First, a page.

BLJ: Barclay Damon sees future in renewable energy

Monday, November 20, 2017

Source: Buffalo Business First

Barclay Damon sees a future in renewable energy. 

In recent months, four attorneys from boutique firm McCauley Lyman in Massachusetts were added to the workforce, bringing more than three decades of combined experience in wind and solar energy projects. Don McCauley, Frank Lyman, Jill Winans and Michael Blasik will remain partners at McCauley Lyman while joining Barclay Damon as of counsel.

Barclay Damon also acquired Gilberti Stinziano Heintz & Smith P.C., an environmental energy firm in Syracuse.

It’s a sign that Barclay Damon sees renewables as playing a significant role in the way energy is used around the country. 

“The energy field in particular is one we’ve always focused on because it’s always growing,” said partner Brenda Colella, co-leader of the renewable energy team. “One of those areas is renewable energy. Our strategic partnership with McCauley Lyman is something we’re hoping to take advantage of to grow our practice more in that area of energy growth.”

New York state has been a leader in renewable energies, McCauley said. That extends into Western New York in both solar and wind energies. 

“The state is highly committed to renewable energy,” he said. “It’s been an effective way to bring development to Upstate New York. We really think renewable energy is a very important part of the economic future for Western New York, as well as the whole state.”

As renewable projects grow in the area, issues with real property tax law have come up, Colella said. 

“There’s a provision in the real property tax law that would allow for exemption of a solar facility itself,” she said. “The localities can opt out of that exemption, and there’s a process that they have to follow. We’re finding that there a lot of localities that don’t understand that provision of the real property tax law. The developers don’t necessarily understand it, either. It’s been a real source of confusion.”

As the electrical grid changes over from fossil-fuel plants, the grid will be made up of more scattered resources utilizing renewables, McCauley said. More technology will be involved, and management of the grid will be more responsive and flexible.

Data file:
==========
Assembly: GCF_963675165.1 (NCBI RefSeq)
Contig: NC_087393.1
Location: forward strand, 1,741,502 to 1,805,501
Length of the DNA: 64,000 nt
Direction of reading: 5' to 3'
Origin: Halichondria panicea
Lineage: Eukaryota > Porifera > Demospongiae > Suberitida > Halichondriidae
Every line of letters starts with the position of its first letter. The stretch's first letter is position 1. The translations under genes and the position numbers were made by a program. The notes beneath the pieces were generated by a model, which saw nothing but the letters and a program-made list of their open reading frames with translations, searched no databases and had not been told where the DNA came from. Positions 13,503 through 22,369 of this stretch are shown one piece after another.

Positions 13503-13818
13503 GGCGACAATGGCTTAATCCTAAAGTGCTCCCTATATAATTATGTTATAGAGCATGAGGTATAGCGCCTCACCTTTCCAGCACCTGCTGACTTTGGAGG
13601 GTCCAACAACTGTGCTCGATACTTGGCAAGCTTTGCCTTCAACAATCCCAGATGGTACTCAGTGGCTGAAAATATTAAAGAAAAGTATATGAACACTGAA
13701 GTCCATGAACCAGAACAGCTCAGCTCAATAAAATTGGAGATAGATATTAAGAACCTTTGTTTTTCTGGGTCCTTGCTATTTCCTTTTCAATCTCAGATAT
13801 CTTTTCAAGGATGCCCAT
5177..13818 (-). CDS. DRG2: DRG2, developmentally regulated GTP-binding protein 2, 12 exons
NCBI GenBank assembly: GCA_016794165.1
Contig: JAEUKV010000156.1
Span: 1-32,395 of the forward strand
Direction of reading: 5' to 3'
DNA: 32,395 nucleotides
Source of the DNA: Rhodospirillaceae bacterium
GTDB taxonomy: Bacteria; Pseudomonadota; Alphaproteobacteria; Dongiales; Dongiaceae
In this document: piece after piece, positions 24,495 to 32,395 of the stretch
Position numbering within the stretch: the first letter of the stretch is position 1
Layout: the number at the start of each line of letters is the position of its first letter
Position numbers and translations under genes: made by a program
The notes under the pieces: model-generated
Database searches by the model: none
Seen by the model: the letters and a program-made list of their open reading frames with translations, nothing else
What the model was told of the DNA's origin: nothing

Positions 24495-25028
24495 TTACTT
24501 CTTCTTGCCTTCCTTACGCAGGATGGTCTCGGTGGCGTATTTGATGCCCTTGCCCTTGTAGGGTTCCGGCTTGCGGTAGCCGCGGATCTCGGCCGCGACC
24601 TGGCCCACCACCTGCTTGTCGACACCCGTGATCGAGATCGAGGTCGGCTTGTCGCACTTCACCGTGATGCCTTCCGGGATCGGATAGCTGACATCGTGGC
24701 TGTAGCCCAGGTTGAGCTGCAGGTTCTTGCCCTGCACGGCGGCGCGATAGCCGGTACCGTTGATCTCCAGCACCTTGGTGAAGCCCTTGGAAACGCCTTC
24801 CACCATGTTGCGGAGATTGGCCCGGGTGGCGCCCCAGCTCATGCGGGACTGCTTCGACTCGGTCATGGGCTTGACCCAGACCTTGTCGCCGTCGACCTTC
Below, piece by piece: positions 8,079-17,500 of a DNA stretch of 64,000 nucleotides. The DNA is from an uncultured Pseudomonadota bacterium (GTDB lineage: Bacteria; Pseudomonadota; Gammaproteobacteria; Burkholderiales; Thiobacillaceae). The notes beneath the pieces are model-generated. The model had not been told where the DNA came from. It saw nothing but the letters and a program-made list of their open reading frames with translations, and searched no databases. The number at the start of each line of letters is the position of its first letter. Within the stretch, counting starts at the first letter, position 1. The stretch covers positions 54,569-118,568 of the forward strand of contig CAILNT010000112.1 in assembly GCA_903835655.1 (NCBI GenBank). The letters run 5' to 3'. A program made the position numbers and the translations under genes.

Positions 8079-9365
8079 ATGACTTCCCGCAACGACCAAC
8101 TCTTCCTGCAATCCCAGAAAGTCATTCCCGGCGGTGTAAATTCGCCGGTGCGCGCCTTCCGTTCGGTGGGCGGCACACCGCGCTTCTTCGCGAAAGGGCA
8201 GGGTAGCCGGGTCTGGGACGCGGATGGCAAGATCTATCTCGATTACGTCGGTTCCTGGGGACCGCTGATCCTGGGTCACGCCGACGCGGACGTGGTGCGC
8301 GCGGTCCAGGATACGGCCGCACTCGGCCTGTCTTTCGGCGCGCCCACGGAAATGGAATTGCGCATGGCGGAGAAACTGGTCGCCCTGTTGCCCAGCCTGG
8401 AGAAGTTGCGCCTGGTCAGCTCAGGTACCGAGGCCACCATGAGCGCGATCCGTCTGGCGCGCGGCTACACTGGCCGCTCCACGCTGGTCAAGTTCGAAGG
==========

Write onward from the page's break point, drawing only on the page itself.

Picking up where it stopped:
“We’re looking at a real transformation of the industry,” he said. 

More education on the changes needs to be provided to consumers, he said. The changes will inevitably touch upon various aspects of the law. It’s one of the reasons partnering with Barclay Damon was attractive to McCauley Lyman.

“It brings in all sorts of specialties,” he said. “Real estate, environmental assessment – it’s a wide range of issues that needs to be brought into play as we’re embarking on a new structure of the electric industry.”

In the case of wind energy, projects involving wind turbines often face opposition from residents of the municipality chosen for the project. For instance, a proposed wind project in Niagara and Orleans counties generated resistance from residents who worry about everything from noise to disruption of migratory bird routes. 

“Wind projects bring that up much more,” McCauley said. “Solar, we see that much less.”

Wind works well in agricultural areas and provides an added level of income for farmers, he said.

Solar is compatible with other projects in developed areas and can be placed on rooftops and carports. Issues may involve integrating different levels of ownership within a building, depending on the size and scale of the project.

“A building owner can often use some help on it,” he said.

Part of the challenge is the mix of incentives for projects at the federal, state and local levels, he said. 

“That’s where a lot of the help people need in understanding how to integrate all of these different areas together,” he said.  

Part of President Donald Trump’s platform is bringing back fossil-fuel energy, without the emphasis on renewables that the Obama administration had. Despite the rhetoric, McCauley said renewable energy is already strong and providing jobs, even in Republican parts of the country. 

“Texas, Oklahoma, Iowa are some of the strongest states in wind energy in particular,” he said. “There is a really strong support across the country in different sectors for the development of these wind resources, even though the focus of the federal government has changed.”

In fact, he said, the change in tone at the federal level has intensified efforts by “concerned people” to increase their purchases of renewables. 

“I think the renewables business will stay strong,” he said. “Obviously, changes in policy, changes in tax treatment by the Trump administration will affect the development. In terms of long-term view, renewables have certainly grown to become part of the mix.”

Colella said states will be “stepping up” to seek actions that encourage the development of renewables, should they be discouraged at the national level. 

“New York state is doing that already and will continue to do that with the current administration in New York,” she said. “They have the mandate of 50 percent renewable by 2030. I think under the current administration, they’re really going to continue to push for that.”

Aside from facilitating new technologies, New York is assessing how the industry will be run going forward, McCauley said. 

In Western New York, some projects involve the use of brownfields for renewable-energy sites, he said. 

“You can really create a win-win with some of these things,” he said. 

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